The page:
Reviewing Articles: Identifying the Genetic Predispositions for Cannabis Use Disorders

The Brisbane Longitudinal Twin Study: Pathways to Cannabis Use, Abuse, and Dependence Project – Current Status, Preliminary Results, and Future Directions
Authors: Gillespie, Henders, Davenport, et al. (2013)
Journal: Twin Research and Human Genetics
In this article, the authors describe their approach and preliminary findings from an ongoing longitudinal study of twin and non-twin siblings focused on the potential genetic loci of cannabis use disorders (CUDs). Very little is known about the specific genetic influences on the development of CUDs, with only two genome-wide association studies (GWAS) on the CUD phenotype having been completed to date (Agrawal et al., 2011; Verweij et al., 2012). 
To fill this gap, the authors initiated the Pathways to Cannabis Use, Abuse, and Dependence project using resources from the Brisbane Longitudinal Twin Study (BLTS), which was begun in 1992 to study the development of melanocytic naevi (i.e., “moles”). The BLTS has currently recruited approximately 3,000 subjects, composed of adolescent and young adult twins (monozygotic and dizygotic) and non-twin siblings, and sampled from primary and secondary schools in Brisbane, Australia. The sample is primarily of European-descent, with an average age of 22 years. A combination of computer assisted telephone interview (CATI) and online survey methods were used to collect data on cannabis and other substance use disorders conducted among those likely to have already passed through the peak periods of risk (ages 18-30). Other measures include longitudinal data on neuroticism and psychiatric symptoms, and cross-sectional (soon to be longitudinal) data on cognition, brain imaging, legal and illegal drug use, psychiatric diagnoses, and life events/social support.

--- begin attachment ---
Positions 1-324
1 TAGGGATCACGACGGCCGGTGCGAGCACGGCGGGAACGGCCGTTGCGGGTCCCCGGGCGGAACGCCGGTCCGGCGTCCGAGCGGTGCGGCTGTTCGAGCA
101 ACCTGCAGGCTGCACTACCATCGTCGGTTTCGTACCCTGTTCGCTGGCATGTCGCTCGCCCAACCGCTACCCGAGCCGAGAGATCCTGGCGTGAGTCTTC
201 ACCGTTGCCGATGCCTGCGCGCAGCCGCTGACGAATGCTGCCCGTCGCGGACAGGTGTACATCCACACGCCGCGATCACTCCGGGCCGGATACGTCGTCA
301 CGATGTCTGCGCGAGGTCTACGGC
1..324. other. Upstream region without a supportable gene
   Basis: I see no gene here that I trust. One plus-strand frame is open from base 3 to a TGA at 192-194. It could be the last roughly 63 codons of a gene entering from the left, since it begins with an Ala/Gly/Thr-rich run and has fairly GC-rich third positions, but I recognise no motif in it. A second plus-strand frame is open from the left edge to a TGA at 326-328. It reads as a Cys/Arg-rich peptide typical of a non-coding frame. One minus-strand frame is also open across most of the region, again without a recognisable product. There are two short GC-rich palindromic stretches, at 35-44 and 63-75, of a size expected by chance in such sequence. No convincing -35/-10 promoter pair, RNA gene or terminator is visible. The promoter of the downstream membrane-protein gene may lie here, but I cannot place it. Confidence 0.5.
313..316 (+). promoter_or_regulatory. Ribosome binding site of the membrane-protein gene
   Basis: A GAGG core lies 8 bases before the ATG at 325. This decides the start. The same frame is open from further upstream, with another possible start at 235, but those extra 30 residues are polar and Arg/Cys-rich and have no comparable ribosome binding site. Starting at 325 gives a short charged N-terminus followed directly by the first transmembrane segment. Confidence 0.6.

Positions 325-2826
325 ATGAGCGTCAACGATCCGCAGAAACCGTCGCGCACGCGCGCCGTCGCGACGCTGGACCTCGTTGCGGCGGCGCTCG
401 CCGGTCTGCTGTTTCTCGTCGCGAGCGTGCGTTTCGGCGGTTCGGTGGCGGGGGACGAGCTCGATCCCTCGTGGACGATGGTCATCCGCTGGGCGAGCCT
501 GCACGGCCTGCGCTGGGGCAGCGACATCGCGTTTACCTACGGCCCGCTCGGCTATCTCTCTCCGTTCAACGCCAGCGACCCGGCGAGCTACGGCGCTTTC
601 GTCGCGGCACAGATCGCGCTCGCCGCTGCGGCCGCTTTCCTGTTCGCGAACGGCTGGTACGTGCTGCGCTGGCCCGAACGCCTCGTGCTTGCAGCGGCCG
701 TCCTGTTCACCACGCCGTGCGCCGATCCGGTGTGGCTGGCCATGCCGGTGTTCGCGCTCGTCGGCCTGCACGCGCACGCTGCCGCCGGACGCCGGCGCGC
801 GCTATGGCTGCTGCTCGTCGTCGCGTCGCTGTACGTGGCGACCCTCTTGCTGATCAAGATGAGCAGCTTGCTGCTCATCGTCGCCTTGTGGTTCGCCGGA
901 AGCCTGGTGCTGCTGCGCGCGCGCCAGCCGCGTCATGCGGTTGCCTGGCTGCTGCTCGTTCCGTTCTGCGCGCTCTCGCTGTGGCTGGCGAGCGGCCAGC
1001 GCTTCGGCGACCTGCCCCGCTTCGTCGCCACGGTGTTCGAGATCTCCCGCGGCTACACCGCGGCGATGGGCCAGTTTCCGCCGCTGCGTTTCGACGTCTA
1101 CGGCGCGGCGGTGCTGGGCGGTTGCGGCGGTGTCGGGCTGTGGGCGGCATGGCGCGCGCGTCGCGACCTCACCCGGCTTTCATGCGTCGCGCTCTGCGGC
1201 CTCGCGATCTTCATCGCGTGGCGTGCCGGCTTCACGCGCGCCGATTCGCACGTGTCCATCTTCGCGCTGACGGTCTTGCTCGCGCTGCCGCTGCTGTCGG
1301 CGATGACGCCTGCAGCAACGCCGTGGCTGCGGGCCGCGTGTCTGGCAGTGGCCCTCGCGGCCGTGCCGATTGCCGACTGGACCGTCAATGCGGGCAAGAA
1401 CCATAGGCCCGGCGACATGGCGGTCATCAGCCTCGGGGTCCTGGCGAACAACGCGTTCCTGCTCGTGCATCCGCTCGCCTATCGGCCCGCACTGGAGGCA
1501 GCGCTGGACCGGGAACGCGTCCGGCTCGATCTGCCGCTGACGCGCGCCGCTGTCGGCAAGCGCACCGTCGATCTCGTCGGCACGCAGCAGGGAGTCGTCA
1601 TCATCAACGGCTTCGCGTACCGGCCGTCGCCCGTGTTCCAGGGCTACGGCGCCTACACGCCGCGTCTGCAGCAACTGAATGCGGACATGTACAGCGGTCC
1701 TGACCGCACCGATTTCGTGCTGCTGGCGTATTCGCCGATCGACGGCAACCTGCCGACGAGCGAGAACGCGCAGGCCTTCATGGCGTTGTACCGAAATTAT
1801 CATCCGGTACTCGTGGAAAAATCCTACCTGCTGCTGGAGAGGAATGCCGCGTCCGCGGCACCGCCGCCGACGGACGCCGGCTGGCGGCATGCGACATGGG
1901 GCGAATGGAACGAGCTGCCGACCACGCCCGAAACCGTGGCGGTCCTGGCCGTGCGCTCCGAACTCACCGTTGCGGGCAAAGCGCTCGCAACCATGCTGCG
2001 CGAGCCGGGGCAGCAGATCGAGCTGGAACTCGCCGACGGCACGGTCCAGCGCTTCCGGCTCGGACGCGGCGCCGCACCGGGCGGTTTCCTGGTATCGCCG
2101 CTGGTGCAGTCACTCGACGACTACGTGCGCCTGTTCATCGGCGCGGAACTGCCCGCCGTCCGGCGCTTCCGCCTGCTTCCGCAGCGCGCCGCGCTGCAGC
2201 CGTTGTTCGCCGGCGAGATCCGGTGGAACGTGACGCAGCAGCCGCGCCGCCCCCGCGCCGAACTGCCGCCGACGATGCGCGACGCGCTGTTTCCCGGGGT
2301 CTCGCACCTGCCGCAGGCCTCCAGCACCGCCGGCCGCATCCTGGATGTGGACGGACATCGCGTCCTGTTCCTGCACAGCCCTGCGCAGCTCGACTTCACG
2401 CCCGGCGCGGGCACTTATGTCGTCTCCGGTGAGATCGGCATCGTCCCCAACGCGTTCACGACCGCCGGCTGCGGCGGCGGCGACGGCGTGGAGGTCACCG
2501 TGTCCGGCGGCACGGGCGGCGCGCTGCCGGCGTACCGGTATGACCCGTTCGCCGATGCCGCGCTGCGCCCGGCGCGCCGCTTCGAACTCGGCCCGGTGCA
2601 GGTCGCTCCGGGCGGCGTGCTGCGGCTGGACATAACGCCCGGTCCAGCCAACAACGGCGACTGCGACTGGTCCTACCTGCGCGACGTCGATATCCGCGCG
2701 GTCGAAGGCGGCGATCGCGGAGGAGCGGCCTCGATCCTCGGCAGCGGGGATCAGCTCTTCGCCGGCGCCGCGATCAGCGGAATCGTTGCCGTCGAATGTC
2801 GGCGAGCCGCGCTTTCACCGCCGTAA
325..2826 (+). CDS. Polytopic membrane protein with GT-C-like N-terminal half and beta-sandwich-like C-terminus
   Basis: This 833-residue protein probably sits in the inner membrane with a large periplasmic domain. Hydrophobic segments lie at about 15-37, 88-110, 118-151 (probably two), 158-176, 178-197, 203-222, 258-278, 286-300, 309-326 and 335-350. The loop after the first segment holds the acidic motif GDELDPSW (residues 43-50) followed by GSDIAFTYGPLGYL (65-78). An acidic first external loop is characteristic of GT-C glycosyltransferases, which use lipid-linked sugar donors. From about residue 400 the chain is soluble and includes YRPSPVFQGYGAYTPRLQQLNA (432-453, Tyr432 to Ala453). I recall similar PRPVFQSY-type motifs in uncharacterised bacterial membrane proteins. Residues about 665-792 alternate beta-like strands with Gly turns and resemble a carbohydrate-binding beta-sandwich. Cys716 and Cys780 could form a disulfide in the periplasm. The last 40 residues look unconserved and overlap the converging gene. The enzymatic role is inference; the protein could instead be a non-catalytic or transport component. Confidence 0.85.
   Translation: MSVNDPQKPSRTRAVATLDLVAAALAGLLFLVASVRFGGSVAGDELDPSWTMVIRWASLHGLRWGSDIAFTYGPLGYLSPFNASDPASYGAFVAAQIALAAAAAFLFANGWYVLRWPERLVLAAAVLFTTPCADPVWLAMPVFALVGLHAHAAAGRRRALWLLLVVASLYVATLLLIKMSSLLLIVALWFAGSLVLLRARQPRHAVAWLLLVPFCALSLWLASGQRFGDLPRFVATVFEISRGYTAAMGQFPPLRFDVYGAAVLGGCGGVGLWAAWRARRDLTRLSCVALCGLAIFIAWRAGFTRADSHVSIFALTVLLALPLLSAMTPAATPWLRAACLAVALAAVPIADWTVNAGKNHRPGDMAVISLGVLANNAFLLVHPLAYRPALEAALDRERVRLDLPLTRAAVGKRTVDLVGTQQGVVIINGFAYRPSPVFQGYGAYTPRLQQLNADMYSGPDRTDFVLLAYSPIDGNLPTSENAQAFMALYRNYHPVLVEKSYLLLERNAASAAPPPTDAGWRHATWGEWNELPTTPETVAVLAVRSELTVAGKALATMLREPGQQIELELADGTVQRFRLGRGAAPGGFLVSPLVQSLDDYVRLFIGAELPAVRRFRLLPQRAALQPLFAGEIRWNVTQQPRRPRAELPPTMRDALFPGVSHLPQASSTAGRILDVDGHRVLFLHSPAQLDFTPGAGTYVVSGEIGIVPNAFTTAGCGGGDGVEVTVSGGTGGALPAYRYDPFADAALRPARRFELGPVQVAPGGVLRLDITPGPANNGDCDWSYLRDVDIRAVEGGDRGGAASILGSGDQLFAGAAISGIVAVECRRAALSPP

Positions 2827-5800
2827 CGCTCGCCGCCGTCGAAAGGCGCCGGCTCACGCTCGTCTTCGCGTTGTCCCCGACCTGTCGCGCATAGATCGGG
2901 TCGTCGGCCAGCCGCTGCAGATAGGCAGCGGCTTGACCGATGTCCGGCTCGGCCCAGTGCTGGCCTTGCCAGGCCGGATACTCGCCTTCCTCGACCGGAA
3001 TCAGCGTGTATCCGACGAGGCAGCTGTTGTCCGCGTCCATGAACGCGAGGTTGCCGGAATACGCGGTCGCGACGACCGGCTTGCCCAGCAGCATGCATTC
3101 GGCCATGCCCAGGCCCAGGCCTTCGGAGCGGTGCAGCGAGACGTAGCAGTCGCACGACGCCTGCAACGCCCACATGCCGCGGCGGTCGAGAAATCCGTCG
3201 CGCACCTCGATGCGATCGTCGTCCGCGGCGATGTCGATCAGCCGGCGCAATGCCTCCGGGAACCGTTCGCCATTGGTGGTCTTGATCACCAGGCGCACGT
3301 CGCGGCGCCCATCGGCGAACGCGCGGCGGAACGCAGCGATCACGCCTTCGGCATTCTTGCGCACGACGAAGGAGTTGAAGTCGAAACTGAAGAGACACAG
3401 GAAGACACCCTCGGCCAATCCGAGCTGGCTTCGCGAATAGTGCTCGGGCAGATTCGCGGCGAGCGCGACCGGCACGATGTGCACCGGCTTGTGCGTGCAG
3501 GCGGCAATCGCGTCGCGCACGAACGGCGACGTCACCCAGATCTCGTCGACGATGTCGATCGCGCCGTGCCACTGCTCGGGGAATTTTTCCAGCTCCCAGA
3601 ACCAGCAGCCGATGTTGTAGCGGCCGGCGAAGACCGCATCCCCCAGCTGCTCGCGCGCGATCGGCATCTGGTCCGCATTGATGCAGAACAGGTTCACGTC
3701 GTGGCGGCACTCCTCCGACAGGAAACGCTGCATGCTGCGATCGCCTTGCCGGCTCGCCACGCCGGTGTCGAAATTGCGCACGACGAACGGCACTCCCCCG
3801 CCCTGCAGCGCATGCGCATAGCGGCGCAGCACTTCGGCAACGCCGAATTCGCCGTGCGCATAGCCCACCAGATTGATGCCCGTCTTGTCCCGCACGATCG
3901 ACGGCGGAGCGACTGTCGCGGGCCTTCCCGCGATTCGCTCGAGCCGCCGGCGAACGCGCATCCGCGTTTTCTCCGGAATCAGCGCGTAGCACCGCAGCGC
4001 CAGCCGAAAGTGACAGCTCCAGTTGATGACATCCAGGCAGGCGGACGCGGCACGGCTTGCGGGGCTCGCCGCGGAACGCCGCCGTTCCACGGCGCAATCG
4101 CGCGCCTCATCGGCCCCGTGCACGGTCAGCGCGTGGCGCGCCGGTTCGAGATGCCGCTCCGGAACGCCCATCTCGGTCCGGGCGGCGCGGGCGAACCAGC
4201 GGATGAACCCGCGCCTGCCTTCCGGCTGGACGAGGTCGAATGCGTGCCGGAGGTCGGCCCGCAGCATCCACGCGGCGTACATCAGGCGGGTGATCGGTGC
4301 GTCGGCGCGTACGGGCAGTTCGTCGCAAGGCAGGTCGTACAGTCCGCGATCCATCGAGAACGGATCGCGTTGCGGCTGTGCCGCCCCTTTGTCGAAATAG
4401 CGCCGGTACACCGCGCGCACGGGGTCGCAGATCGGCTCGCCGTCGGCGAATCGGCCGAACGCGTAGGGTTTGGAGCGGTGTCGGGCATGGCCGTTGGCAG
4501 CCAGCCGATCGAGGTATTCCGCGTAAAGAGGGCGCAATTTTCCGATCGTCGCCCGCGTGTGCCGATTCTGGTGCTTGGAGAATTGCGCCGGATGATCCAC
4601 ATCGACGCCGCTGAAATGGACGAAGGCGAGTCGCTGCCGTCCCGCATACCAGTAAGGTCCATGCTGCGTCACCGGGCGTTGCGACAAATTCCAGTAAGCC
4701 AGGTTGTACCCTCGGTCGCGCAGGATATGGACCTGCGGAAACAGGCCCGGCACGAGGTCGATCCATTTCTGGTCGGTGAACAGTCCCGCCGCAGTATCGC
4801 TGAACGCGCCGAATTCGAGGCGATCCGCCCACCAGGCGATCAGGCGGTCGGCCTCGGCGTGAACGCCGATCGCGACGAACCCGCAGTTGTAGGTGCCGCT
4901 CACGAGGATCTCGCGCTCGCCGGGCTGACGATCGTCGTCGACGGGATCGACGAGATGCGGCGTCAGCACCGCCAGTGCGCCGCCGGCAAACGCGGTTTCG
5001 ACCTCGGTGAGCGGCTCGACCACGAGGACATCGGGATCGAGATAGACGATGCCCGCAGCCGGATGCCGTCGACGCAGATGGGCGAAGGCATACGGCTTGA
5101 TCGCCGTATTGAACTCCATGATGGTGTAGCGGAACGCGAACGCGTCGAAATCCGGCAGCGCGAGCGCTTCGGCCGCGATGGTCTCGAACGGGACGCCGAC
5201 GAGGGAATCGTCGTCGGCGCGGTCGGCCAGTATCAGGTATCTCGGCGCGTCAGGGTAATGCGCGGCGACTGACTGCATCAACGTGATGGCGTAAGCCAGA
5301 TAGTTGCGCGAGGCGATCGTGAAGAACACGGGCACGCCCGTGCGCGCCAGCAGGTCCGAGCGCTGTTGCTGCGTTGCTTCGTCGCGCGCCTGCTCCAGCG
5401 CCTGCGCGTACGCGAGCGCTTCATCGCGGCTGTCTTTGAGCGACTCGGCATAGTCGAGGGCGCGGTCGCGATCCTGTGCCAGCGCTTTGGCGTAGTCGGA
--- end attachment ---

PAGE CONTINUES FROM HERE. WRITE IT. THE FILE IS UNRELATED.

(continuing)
Around 60% of males and 49% of females in the sample had ever used cannabis, with similar proportion using nicotine, and nearly all (>98%) having had used alcohol. Over half of male cannabis users (58%) had a desire to stop or quit using cannabis, with a substantial proportion also endorsing using more than intended (48%) and craving (42%). Females experienced a similar pattern of features, though of reduced proportions. There was strong correlations between monozygotic twins for withdrawal (0.96) and craving (0.75) symptoms. There was substantial prevalence of depression and anxiety in the sample (27% and 18%, respectively). Future plans include modeling empirically based CUD phenotypes based on DSM-VI/V criteria, with subsequent tests for quantitative trait loci for CUD using GWA.

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